Sunday, 1 September 2013

England is a democracy after all

I stopped off at Tesco's on the corner of Haymarket and Jermyn St (yes there is a Tesco's in Jermyn St) and saw on the television (in a supermarket, which I did not stop to think was odd) the result of the vote in the House on Syria.  I could not quite take it in at first. I had dined well.

Having taken it in, I was never happier (well, not since the royal baby turned out to be a prince not a princess, but apart from that since...well since Cardinal Ratzinger became Pope and before that never.) 

For the first time in my life I thanked God for the Labour Party.

The vote reminded me of the 1979 vote of confidence that brought down the Labour Government. As a schoolboy, I heard that debate on the radio because the House had not taken the disastrous decision to admit the cameras. I remember the great Frank Maguire, Independent MP for Fermanagh and South Tyrone, was flown over by the Government in a Wessex helicopter for his third or fourth visit to the House but remained in his seat when the House divided. The Government Chief Whip went up to Maguire and said, 'Aren't you going to vote, Frank?', to be told that he had come to to abstain in person. The Labour Government lost the no confidence motion by one vote, his. That was drama and high comedy, as exciting votes in the House always are.

Thursday's vote was like the Norway debate, except that Mr Cameron, unlike Chamberlain, lost. Strictly David Cameron should probably resign - but of course he won't. But at least there should be a vote of confidence. 

The next morning much nonsense was in the papers. 
Why do quite a few journalists worry that England deciding for herself about bombing another country, rather than simply obeying the USA, means we are losing influence and status?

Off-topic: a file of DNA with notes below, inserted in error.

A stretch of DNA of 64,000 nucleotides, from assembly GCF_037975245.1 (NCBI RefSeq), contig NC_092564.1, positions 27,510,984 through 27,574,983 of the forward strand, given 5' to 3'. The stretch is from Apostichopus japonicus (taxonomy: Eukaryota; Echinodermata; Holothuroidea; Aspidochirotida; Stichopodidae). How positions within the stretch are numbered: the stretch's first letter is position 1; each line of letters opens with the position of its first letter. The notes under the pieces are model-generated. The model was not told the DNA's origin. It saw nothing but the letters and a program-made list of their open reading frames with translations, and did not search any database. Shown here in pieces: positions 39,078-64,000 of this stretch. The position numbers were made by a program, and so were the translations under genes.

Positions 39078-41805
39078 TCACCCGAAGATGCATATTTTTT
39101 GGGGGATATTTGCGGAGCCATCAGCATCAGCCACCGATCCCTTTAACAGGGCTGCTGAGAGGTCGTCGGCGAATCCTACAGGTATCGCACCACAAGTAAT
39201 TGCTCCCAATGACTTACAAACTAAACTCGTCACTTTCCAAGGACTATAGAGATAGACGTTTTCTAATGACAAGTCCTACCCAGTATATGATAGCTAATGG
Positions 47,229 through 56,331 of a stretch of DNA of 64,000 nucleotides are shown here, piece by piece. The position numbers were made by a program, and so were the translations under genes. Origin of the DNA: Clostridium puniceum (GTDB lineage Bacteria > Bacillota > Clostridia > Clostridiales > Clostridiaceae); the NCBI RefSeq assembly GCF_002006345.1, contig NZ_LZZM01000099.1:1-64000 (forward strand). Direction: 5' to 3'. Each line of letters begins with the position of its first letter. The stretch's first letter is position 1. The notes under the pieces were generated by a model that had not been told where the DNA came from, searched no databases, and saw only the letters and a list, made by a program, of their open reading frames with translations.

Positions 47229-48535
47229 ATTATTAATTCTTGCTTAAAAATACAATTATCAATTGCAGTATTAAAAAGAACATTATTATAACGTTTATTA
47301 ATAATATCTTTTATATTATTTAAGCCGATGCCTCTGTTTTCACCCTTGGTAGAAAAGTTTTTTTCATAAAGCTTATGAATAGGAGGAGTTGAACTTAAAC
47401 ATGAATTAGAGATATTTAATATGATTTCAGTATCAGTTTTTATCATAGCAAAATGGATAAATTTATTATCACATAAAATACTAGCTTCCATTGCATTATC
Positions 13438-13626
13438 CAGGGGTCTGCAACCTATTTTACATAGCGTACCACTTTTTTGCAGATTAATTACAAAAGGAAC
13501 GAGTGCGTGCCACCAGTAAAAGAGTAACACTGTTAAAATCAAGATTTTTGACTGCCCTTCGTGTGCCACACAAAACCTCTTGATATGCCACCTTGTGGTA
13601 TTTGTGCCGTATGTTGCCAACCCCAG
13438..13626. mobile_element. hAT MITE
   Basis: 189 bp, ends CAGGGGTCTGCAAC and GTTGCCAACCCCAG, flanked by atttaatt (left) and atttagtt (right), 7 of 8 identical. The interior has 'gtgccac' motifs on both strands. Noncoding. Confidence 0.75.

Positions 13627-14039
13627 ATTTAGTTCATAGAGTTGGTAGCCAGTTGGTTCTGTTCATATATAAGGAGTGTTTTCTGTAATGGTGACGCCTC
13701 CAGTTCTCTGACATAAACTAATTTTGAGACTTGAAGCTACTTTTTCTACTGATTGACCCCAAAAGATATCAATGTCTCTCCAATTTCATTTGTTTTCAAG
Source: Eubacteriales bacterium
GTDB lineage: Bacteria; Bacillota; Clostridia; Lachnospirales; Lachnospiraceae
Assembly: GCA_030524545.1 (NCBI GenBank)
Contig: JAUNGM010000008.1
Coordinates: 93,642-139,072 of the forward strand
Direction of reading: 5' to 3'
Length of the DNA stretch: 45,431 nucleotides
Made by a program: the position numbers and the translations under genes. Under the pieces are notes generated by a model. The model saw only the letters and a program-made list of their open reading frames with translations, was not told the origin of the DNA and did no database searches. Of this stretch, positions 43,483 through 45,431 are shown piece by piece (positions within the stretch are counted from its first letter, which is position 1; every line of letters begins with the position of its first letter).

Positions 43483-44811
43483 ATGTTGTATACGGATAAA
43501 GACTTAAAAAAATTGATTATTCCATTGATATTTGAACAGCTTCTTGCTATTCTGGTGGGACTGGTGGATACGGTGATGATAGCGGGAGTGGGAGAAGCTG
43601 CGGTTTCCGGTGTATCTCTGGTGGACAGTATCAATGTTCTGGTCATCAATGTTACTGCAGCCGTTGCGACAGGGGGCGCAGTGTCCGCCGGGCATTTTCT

'David Cameron tonight suffered one of his biggest setbacks as Prime Minister after MPs refused to support Government plans to participate in military strikes against Syria.' 
said the Daily Telegraph. 

On the contrary, he has just been taken off the hook, albeit a hook of his own devising. And despite all the evidence that Britain is now undemocratic and authoritarian, this makes me feel we are a democracy after all. I begin to think what a clever man said to me the other day is almost true, that there is little difference between Mr Cameron and Mr Blair. I also think, however, that Mr. Clegg will come out of this most weakened and that, though he did the right thing for all the wrong reasons, Mr Miliband might end up being wounded too.

I understand why David Cameron wants to do something, for humanitarian motives, but not why he has not learnt his lesson from Libya and Egypt. T
he Syrian regime is the rule of Satan made manifest, as Gladstone unjustly described Bourbon rule in the Two Sicilies. Nothing disgusts me more than right-wing American dolts who regard Assad as the good guy, fighting for Christianity. Unfortunately, the alternative to the regime would be even worse. Even worse for Syrians (look at Libya and Libya is completely Sunni) and much worse for the West. 

William Hague said a week ago:

 "What is happening now in the Middle East is the most important event so far of the 21st century, even compared to the financial crisis we have been through and its impact on world affairs." 

But why is the Middle East important at all? We get oil from Russia, Venezuela and other countries and the Cold War is over. Does it matter to us in England or Europe what happens in the Middle East? Mr. Hague is a very intelligent man and thinks so but I wonder what his reasons are and what he is scared of. Radical Islam in Europe is something to fear, but I do not see how intervening in Syria would help with this problem. 

Why were the Balkans so important before 1914 come to that?

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